Volcker Rule Change Backed in House Panel's Dodd-Frank Remedy

U.S. House lawmakers have advanced legislation that could either expand or upend Congress’s best hope of rolling back banking-industry regulations since the financial crisis, Bloomberg News reported. The proposals approved by the Financial Services Committee yesterday include a Volcker Rule tweak that would put the Federal Reserve solely in charge of enforcing the Dodd-Frank Act ban on proprietary trading instead of the five agencies now assigned to the task. Supporters say that the change would make it easier for Goldman Sachs Group Inc., JPMorgan Chase & Co. and their peers to abide by the rule, while critics complain that it would make it easier to weaken restraints on excessive risk-taking. House Republicans, led by Financial Services Committee Chairman Jeb Hensarling (Texas), are pushing to add more changes to a broader rollback of financial-industry rules that passed the Senate in a 67-31 bipartisan vote. The potential stumbling block is that Democrats who backed the Senate bill sponsored by Banking Committee Chairman Mike Crapo may not be willing to go along with what House lawmakers are seeking. Sens. Heidi Heitkamp (North Dakota) and Jon Tester (Montana), who played key roles in getting Crapo’s bill passed, have said they won’t entertain additions by the House.

Weinstein Co.'s Bankruptcy Could Bring New Wave of Accusers

With its bankruptcy, the Weinstein Co. has tossed out the non-disclosure agreements that officials say its co-founder and former CEO Harvey Weinstein wielded as a weapon in his sexual predation, bringing with it the possibility of a whole new wave of victims coming forward, the Associated press reported. "Since October, it has been reported that Harvey Weinstein used non-disclosure agreements as a secret weapon to silence his accusers," a Weinstein Co. statement said. "Effective immediately, those 'agreements' end. No one should be afraid to speak out or coerced to stay quiet." The rare move from a major business is likely to send new witnesses and victims to media outlets and investigators, which put out fresh calls Tuesday for their stories. That's because the Weinstein Co. only has the power to end agreements made by the company and not Weinstein himself, meaning the decision’s effect will be primarily on current and former employees. Cris Armenta, a lawyer representing accusers in a proposed class-action lawsuit against the Weinstein Co., said she fears that because so many of the agreements are with Weinstein himself and still apply, the impact may not be major. Read more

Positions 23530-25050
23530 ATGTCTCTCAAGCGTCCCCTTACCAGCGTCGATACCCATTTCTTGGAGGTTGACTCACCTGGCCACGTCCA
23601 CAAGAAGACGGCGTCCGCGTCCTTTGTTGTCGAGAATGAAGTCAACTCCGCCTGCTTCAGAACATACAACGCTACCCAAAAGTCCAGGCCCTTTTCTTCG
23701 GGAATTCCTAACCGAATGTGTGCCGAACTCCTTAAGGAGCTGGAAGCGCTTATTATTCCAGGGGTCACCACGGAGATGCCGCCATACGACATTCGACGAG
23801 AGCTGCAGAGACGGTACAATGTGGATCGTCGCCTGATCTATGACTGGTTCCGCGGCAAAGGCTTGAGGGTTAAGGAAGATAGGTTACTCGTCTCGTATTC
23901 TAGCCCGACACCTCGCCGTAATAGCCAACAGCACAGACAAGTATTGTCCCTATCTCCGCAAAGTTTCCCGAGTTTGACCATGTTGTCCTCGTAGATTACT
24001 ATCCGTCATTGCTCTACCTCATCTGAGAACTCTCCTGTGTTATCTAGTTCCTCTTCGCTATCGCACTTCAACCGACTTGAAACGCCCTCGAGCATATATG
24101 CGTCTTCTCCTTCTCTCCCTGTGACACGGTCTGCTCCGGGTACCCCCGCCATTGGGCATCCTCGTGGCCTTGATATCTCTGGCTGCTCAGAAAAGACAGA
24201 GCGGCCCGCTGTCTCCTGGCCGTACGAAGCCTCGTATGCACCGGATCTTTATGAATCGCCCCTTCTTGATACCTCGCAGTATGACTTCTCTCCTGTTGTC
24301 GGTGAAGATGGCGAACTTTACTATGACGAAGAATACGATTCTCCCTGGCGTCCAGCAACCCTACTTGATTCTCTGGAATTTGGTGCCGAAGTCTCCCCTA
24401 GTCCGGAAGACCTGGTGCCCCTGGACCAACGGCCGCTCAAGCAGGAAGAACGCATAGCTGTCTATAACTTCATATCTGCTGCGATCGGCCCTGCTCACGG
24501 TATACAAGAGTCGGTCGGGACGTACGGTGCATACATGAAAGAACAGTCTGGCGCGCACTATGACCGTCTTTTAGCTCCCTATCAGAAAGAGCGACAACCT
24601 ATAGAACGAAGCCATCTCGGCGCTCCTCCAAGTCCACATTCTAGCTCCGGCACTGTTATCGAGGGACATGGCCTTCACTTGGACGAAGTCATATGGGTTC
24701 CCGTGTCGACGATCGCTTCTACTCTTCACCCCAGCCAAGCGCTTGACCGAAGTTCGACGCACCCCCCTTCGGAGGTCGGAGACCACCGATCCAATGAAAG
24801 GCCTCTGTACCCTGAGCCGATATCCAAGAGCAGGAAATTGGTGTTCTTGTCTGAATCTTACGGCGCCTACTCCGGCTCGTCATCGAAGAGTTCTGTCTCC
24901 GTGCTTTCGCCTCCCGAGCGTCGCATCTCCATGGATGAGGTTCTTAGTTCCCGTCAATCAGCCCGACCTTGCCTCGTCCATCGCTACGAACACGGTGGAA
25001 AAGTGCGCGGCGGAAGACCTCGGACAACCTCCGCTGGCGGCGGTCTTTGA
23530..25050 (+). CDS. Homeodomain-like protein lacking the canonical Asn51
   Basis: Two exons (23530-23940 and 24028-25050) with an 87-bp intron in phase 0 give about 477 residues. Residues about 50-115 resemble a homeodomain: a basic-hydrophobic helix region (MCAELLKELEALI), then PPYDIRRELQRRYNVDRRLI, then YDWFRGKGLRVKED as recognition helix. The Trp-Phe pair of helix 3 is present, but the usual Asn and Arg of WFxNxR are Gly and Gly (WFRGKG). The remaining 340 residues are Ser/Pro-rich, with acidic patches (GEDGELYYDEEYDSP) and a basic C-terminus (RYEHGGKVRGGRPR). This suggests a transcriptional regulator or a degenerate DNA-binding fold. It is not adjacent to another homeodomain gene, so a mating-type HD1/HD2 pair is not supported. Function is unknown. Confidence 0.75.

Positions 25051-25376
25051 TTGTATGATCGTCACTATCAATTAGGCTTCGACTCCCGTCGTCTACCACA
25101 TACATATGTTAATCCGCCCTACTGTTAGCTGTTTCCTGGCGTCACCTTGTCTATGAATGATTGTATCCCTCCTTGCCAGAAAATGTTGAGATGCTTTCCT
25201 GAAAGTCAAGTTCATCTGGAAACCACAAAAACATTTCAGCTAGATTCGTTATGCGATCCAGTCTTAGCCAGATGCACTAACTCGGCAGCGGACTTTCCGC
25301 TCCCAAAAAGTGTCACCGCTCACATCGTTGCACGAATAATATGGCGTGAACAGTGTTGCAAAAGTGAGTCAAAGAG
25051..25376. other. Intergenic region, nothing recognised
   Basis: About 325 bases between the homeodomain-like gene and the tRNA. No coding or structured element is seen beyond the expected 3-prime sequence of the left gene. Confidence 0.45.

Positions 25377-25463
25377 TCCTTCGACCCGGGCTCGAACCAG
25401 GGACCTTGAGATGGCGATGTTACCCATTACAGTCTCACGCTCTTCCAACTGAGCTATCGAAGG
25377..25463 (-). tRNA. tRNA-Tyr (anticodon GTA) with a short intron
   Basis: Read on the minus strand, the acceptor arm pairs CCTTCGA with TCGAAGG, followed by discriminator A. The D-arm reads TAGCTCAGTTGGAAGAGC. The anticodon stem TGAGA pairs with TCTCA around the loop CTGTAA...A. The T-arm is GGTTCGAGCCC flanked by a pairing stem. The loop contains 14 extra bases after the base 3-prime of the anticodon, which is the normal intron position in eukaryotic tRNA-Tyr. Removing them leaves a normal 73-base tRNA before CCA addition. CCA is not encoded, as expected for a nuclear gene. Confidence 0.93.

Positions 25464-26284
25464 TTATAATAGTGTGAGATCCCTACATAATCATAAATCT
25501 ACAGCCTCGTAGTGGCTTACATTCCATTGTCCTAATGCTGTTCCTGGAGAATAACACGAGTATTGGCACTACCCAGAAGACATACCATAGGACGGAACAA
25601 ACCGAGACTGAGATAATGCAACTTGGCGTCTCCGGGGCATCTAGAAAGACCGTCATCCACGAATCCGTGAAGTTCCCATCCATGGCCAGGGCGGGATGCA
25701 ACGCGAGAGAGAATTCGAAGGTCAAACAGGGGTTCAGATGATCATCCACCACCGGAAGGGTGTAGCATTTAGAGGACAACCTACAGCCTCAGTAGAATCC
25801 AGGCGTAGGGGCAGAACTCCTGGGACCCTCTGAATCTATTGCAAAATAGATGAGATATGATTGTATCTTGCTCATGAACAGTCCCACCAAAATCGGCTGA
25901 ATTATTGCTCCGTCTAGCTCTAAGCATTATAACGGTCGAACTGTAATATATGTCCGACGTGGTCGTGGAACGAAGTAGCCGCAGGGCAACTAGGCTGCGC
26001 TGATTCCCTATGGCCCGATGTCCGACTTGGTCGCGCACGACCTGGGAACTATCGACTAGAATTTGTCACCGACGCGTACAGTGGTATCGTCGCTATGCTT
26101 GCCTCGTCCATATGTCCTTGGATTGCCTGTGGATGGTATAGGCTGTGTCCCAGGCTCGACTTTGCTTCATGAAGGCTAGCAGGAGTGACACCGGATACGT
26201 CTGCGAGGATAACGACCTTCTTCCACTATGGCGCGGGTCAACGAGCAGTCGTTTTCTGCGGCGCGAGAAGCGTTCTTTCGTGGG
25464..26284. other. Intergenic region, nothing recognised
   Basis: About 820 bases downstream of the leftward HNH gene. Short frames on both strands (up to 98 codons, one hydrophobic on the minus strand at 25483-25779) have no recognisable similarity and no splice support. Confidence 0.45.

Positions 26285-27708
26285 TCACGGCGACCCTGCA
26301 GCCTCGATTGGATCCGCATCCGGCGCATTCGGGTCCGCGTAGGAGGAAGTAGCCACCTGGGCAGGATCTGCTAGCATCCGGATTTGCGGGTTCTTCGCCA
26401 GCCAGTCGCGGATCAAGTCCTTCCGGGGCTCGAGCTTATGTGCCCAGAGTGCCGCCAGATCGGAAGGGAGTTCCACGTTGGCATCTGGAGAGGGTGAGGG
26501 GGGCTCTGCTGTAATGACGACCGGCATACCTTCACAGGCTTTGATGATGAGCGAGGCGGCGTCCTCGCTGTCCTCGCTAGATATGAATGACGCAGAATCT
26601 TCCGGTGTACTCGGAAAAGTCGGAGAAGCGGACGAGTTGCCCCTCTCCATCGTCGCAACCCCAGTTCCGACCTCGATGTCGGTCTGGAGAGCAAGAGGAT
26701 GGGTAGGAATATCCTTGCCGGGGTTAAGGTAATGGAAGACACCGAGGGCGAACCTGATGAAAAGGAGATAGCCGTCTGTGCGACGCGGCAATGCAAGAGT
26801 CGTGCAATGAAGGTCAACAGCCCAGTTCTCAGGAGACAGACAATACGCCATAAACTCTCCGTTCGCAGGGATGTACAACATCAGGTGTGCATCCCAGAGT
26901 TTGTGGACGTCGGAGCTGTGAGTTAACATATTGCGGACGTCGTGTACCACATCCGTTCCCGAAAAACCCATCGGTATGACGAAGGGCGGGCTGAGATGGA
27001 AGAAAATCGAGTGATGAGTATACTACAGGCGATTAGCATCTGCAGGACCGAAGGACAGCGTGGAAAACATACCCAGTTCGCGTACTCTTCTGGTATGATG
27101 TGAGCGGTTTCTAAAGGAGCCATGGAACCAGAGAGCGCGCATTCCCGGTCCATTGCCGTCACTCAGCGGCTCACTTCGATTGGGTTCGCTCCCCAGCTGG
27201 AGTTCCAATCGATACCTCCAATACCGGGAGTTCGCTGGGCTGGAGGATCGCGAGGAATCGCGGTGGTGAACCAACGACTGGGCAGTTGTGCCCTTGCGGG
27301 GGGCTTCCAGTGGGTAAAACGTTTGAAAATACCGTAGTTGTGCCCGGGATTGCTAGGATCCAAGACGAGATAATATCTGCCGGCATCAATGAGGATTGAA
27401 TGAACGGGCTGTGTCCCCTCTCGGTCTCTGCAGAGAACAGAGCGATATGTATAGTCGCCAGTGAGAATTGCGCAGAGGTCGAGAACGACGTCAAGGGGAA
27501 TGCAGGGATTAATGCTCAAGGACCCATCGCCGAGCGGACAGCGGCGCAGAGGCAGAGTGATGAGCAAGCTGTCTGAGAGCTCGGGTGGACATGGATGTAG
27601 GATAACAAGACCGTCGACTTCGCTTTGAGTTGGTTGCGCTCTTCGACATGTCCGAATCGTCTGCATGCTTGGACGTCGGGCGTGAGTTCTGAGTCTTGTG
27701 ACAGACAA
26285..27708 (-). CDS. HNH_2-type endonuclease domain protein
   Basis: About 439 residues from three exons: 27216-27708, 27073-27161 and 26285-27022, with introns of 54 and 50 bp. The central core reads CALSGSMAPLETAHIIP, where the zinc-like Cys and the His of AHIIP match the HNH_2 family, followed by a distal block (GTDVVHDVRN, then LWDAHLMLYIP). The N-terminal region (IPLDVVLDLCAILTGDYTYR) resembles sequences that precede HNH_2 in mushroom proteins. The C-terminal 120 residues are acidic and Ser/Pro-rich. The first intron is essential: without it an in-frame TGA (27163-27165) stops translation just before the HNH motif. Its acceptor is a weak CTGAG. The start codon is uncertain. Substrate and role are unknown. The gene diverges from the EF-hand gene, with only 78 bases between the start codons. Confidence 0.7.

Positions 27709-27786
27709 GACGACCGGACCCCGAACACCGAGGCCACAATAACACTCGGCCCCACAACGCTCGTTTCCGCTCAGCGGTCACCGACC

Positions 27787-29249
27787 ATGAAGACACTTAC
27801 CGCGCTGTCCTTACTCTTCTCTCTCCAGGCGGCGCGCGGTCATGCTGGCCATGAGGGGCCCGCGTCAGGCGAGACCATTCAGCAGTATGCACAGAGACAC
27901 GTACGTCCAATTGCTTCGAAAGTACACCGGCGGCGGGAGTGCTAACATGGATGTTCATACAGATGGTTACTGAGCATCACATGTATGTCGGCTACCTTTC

Don't miss the "Restructuring a Firm After Discrimination or Sexual Harassment Claims" panel at the Annual Spring Meeting. Click here to watch a panel preview and click here to register. 

UBS in $230 Million Settlement of New York Mortgage Securities Probe

UBS AG has reached a $230 million settlement to resolve charges brought by New York state that it misled and hurt investors by selling subprime mortgage securities that contributed to the 2008 global financial crisis, Reuters reported. New York Attorney General Eric Schneiderman yesterday said that the Swiss bank will pay $41 million in cash to the state, and provide $189 million of relief to homeowners and communities. The bank is the seventh to settle similar claims by New York, resulting in roughly $3.93 billion of settlements. JPMorgan Chase & Co., Bank of America Corp., Citigroup Inc., Morgan Stanley and Goldman Sachs Group Inc. have also settled, as did Royal Bank of Scotland Group Plc, which reached a $500-million accord on March 6.